Film

The Mountain


The Mountain (2018)
★ / ★★★★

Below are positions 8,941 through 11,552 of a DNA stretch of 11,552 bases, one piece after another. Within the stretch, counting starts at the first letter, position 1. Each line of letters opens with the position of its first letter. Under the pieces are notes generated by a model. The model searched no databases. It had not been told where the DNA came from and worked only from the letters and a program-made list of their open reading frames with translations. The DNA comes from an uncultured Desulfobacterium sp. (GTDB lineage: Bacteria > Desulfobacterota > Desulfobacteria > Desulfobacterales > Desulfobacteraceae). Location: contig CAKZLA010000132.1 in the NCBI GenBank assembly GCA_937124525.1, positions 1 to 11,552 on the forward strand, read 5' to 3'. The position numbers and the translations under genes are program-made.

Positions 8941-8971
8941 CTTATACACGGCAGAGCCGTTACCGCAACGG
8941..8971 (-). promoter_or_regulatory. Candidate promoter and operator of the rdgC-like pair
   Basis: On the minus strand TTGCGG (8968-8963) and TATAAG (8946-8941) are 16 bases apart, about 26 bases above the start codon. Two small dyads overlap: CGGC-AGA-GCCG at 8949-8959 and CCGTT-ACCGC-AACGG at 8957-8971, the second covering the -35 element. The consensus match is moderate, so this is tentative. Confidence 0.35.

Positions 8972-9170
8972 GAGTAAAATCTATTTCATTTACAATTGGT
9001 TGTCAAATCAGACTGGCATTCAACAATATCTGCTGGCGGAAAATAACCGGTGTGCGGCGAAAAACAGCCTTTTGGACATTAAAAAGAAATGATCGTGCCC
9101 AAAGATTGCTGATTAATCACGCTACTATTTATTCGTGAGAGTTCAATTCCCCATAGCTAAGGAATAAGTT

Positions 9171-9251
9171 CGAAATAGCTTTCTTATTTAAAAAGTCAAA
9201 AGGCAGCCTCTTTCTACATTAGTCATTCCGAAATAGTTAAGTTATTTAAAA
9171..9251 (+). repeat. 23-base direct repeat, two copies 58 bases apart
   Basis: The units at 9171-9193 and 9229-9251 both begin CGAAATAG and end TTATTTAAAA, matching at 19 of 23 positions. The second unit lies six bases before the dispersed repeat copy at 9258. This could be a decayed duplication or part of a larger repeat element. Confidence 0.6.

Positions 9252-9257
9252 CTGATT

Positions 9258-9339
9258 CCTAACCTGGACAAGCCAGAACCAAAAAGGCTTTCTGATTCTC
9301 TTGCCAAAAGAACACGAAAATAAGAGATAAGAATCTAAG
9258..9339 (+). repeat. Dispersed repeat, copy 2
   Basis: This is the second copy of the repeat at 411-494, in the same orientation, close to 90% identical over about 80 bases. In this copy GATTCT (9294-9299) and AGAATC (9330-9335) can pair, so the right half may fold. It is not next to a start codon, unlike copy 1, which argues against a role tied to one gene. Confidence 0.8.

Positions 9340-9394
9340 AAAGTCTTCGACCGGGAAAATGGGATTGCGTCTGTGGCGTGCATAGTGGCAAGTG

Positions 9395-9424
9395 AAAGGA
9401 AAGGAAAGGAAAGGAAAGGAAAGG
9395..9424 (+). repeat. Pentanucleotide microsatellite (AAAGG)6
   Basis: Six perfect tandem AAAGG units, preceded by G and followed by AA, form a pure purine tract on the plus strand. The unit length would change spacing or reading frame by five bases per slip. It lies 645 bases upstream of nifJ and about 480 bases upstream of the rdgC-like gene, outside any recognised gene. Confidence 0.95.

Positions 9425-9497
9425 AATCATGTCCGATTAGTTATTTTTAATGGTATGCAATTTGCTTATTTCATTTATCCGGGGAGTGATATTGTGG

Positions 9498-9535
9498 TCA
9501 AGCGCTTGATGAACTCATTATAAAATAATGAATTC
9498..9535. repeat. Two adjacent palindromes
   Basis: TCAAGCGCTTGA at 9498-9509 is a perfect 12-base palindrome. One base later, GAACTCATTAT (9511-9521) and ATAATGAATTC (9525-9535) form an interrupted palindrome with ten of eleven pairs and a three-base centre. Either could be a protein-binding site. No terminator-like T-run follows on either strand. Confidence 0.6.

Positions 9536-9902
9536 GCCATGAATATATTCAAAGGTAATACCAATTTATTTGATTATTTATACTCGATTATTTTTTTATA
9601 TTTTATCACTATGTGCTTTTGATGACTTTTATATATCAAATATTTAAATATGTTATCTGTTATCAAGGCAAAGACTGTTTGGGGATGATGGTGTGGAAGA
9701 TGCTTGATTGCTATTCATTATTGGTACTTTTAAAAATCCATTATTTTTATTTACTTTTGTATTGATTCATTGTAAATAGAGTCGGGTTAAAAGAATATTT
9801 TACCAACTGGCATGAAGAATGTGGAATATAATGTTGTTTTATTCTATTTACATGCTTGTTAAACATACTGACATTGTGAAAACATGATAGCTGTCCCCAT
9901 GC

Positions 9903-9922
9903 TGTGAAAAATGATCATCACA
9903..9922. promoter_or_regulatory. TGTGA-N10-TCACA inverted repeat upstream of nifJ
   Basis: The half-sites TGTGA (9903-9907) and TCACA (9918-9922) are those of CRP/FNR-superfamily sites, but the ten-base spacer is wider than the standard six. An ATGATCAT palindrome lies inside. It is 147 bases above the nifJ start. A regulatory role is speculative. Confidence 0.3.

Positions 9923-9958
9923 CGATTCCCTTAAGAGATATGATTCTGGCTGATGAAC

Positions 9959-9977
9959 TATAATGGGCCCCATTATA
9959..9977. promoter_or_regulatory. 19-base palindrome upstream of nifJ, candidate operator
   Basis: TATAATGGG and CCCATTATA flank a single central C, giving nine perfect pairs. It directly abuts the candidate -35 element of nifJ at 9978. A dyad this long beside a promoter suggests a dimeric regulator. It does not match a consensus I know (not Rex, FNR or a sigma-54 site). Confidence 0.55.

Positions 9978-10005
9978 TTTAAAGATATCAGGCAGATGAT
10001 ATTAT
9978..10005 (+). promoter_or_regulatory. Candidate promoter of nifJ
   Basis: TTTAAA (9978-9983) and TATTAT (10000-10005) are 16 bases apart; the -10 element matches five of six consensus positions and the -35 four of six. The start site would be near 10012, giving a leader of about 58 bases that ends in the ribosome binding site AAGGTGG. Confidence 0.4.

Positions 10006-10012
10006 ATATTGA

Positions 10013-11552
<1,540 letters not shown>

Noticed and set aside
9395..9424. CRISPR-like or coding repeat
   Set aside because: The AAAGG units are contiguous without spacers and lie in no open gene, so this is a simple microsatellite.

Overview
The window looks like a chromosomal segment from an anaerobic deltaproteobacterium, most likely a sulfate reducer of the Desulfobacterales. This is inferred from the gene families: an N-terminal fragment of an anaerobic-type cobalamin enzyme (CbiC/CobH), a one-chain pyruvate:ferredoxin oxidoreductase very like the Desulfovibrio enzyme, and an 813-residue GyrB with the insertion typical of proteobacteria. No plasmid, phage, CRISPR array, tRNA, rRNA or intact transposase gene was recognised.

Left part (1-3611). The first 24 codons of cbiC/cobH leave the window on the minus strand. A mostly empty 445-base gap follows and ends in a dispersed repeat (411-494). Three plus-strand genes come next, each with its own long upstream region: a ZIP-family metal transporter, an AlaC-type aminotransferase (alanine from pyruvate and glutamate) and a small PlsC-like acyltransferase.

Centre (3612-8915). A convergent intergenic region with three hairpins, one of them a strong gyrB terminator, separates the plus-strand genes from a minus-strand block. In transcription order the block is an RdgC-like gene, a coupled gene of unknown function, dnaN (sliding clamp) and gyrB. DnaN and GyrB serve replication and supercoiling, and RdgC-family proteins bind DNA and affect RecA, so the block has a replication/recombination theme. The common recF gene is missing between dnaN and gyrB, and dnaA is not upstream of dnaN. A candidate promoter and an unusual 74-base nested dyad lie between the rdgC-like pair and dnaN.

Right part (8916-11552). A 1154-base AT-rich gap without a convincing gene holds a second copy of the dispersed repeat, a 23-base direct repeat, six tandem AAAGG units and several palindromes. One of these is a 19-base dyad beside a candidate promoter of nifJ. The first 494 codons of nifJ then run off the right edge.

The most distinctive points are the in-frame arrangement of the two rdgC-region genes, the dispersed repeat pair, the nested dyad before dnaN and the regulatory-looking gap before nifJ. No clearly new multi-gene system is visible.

The defiantly obtuse “The Mountain” could have been a humanistic story centering a young man (Tye Sheridan) who is recently hired by a doctor (Jeff Goldblum) to take pictures of lobotomy procedures and patients as they travel across the country. Instead, this simple plot is shoved into an experimental route: a minefield of characters staring into space as the irksome score wriggles like a worm in the eardrums; clichéd illusions, daydreams, fantasies; and blinding chalk-white interiors that look and feel like a movie set. Not one element is convincing—the acting, how people actually spoke in the 1950s, the clinically sanitized atmosphere—and especially the ill-paced and ill-placed histrionics of a French-speaking drunkard (Denis Lavant) who wishes for his daughter to be lobotomized. When he is front and center, one could feel the remaining curiosity of the picture shriveling into itself. Who is the movie for? Just as it is reluctant to look deeply into what makes its characters interesting and thus worth following, it, too, is afraid to stare at lobotomy in the face, particularly the long-term side effects that patients experience: incontinence, seizures, apathy. The work fails to take on a specific perspective and so a potentially worthy subject is reduced to an opaque exercise designed to test the patience. Directed by Rick Alverson—giving the impression he was half-asleep while helming the film.

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